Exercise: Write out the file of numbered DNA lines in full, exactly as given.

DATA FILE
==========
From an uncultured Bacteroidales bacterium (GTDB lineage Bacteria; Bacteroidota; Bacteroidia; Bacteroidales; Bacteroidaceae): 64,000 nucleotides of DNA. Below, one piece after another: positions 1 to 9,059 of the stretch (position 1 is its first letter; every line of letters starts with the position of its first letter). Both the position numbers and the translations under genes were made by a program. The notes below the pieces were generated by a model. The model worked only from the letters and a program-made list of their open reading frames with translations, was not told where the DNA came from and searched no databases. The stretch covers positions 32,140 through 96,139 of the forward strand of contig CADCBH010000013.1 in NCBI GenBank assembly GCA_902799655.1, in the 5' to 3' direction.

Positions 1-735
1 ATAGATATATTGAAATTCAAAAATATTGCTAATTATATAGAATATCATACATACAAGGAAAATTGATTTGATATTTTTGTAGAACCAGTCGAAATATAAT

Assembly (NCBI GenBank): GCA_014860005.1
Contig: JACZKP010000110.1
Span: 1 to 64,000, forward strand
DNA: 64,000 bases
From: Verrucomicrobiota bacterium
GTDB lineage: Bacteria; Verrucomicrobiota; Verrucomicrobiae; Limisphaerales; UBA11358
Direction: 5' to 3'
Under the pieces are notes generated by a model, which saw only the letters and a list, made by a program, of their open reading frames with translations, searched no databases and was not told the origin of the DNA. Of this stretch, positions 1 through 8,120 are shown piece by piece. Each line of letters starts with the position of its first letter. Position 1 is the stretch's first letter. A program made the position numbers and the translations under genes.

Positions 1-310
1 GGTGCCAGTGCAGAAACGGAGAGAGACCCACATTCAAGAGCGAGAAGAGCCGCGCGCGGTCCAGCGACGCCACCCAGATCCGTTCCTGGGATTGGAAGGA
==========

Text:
From an uncultured Bacteroidales bacterium (GTDB lineage Bacteria; Bacteroidota; Bacteroidia; Bacteroidales; Bacteroidaceae): 64,000 nucleotides of DNA. Below, one piece after another: positions 1 to 9,059 of the stretch (position 1 is its first letter; every line of letters starts with the position of its first letter). Both the position numbers and the translations under genes were made by a program. The notes below the pieces were generated by a model. The model worked only from the letters and a program-made list of their open reading frames with translations, was not told where the DNA came from and searched no databases. The stretch covers positions 32,140 through 96,139 of the forward strand of contig CADCBH010000013.1 in NCBI GenBank assembly GCA_902799655.1, in the 5' to 3' direction.

Positions 1-735
1 ATAGATATATTGAAATTCAAAAATATTGCTAATTATATAGAATATCATACATACAAGGAAAATTGATTTGATATTTTTGTAGAACCAGTCGAAATATAAT

Assembly (NCBI GenBank): GCA_014860005.1
Contig: JACZKP010000110.1
Span: 1 to 64,000, forward strand
DNA: 64,000 bases
From: Verrucomicrobiota bacterium
GTDB lineage: Bacteria; Verrucomicrobiota; Verrucomicrobiae; Limisphaerales; UBA11358
Direction: 5' to 3'
Under the pieces are notes generated by a model, which saw only the letters and a list, made by a program, of their open reading frames with translations, searched no databases and was not told the origin of the DNA. Of this stretch, positions 1 through 8,120 are shown piece by piece. Each line of letters starts with the position of its first letter. Position 1 is the stretch's first letter. A program made the position numbers and the translations under genes.

Positions 1-310
1 GGTGCCAGTGCAGAAACGGAGAGAGACCCACATTCAAGAGCGAGAAGAGCCGCGCGCGGTCCAGCGACGCCACCCAGATCCGTTCCTGGGATTGGAAGGA